Dr. Mark Syms 7:47
So when you say there’s different learning, you mean, the way they get there? In other words, whatever the learning mechanism is, for language, it’s different than a normal hearing person.
Dr. Christopher Conway 7:57
That’s right. Yeah, that’s, that’s what the ideas that I’ve been exploring and some of my research that so they’re sort of, you can think of it two ways. So let’s take a child who’s born profoundly deaf, receives a corporate employee. At some point, though, let’s say he, so they’ve gone two years with very little auditory input. They’ve also gone two years with probably very little language, and but unless their parents are, or caregivers are, you know, deal with sign language and might expose them to that. But let’s say in the case, they’ve had very little experience with language. So the question is, well, what, what, how does the brain react to that? So you’ve got one whole sense of modality, that’s just not there. Right. And the brain is not learning language, which is something that’s super, super crucial that happens in those first few years of life. So there’s going to be changes that it goes without saying, and I think those changes are changing the way that after sound becomes available. They have there’s a lack of experience with dealing with an auditory signal and a linguistic signal because of that period of deprivation that happened.
Dr. Mark Syms 9:08
Right? Which is longer than two years, right? Because we know in utero, they’re hungry. And so, you know, is it you know, the teaching has always been for us clinically, right, is that you know, that the outcomes are substantially kind of that it’s like that the two year mark is kind of the some sort of mile marker that before and after does change the potential outcome. I’m not sure it’s really true. It might have been in the past. It took us that long to get them through all the evaluation to get them ready for a cochlear implant and I think we’re getting better at it. But is there some documented change that that does occur pre before and after to is there some milestone there?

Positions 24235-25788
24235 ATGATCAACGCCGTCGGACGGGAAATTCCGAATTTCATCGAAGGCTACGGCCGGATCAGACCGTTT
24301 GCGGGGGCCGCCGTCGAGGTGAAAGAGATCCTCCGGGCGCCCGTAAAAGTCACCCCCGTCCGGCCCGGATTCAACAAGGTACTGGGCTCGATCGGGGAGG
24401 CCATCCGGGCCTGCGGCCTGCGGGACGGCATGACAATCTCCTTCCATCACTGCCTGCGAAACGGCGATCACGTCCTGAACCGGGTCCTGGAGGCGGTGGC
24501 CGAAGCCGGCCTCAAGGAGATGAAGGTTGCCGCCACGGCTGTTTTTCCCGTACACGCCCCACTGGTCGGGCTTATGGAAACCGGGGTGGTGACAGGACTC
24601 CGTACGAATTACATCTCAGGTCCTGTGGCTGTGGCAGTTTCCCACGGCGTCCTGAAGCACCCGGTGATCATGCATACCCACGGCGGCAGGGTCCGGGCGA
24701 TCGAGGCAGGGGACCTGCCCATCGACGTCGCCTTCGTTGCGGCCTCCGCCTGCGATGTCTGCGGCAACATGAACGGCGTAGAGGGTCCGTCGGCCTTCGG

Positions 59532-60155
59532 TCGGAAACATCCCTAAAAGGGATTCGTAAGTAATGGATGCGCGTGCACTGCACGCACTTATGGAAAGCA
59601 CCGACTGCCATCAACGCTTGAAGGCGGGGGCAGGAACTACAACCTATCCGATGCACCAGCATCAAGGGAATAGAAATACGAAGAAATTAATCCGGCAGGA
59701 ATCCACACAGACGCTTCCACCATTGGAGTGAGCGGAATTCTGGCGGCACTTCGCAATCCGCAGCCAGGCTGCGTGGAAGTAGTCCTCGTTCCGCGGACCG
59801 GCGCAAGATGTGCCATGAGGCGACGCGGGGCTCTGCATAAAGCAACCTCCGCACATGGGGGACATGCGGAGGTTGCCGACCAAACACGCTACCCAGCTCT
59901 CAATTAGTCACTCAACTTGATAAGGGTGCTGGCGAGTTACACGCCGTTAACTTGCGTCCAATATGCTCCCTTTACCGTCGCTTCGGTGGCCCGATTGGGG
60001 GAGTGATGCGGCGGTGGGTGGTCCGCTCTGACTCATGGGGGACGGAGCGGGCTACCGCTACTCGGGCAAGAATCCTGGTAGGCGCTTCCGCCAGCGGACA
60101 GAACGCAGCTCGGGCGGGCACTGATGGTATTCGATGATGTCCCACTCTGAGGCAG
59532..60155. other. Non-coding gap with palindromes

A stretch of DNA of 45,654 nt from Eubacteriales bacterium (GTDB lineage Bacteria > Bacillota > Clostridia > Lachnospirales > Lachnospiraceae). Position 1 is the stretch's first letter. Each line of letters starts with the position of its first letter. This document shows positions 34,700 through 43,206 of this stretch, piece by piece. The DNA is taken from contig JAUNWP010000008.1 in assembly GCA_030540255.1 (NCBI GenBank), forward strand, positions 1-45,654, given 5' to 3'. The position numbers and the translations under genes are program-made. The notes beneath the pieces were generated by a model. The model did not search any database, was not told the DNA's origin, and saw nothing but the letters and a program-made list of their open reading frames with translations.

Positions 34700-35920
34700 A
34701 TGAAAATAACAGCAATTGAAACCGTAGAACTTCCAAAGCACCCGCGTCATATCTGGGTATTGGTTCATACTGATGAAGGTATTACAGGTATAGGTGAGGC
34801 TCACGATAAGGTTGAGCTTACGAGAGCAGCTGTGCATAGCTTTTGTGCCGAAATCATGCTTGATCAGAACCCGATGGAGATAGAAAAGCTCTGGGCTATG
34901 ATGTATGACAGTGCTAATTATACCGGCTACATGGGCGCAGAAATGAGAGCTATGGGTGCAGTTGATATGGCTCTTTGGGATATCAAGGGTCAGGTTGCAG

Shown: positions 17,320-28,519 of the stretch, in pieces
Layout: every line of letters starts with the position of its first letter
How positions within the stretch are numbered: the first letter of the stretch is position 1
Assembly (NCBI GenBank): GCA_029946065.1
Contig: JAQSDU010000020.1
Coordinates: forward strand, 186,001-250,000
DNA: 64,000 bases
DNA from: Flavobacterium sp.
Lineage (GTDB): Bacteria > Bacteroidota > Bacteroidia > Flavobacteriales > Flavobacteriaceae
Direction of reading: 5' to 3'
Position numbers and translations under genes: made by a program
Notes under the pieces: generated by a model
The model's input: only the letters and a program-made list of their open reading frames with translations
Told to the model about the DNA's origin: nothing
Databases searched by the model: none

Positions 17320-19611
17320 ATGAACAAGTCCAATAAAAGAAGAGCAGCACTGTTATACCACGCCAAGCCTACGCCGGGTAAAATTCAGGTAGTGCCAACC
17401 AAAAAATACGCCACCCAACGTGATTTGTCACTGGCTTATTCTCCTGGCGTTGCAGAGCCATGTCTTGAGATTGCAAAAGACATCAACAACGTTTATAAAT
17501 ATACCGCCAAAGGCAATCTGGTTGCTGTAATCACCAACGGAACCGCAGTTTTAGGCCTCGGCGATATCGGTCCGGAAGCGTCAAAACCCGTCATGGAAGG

Dr. Christopher Conway 9:47
Hmm. Um, I don’t know if it is a milestone, but I, you know, clearly earlier seems better. For sure. Right. And-
Dr. Mark Syms 9:57
Is there a back end that milestone Do you think in terms of plasticity, just based on the research? I’m just curious, you mean, you know that and in terms of meaning, like, you know, we used to the other thing that was always kind of the teaching was like at five, that kind of becomes, you know, the outcomes are gonna be, and I think it’s retrospective, right? It and the problem is, is if somebody when you learn their language outcomes, the way we thought the language is changed by the time you learn their language outcomes, right. So it’s hard.
Dr. Christopher Conway 10:25
Yeah. And it becomes, I think, increasingly difficult. The older, you know, the later the implantation occurs, just because of kind of what we’re saying, you know, as you get your brain becomes entrenched and used to doing different things. Now, those language centers, and those auditory centers are being used to do different things. And so-
Dr. Mark Syms 10:43
They’re not like brain capacity sitting there waiting for that input. And so is there any modeling of what maybe if you do become proficient, do you? You know, I mean, I’m not a neuroscientist, so forgive me, but like, you know, do you take CPU power from some other power process that you’re doing? Is there shown any loss anywhere else? Or is the brain so plastic? You can do both?
Dr. Christopher Conway 11:06
Yeah, there’s different there’s different theories and right theories about how plasticity plays out. So one is that, for example, the auditory centers might be taken over by visual or tactile senses.
Dr. Mark Syms 11:17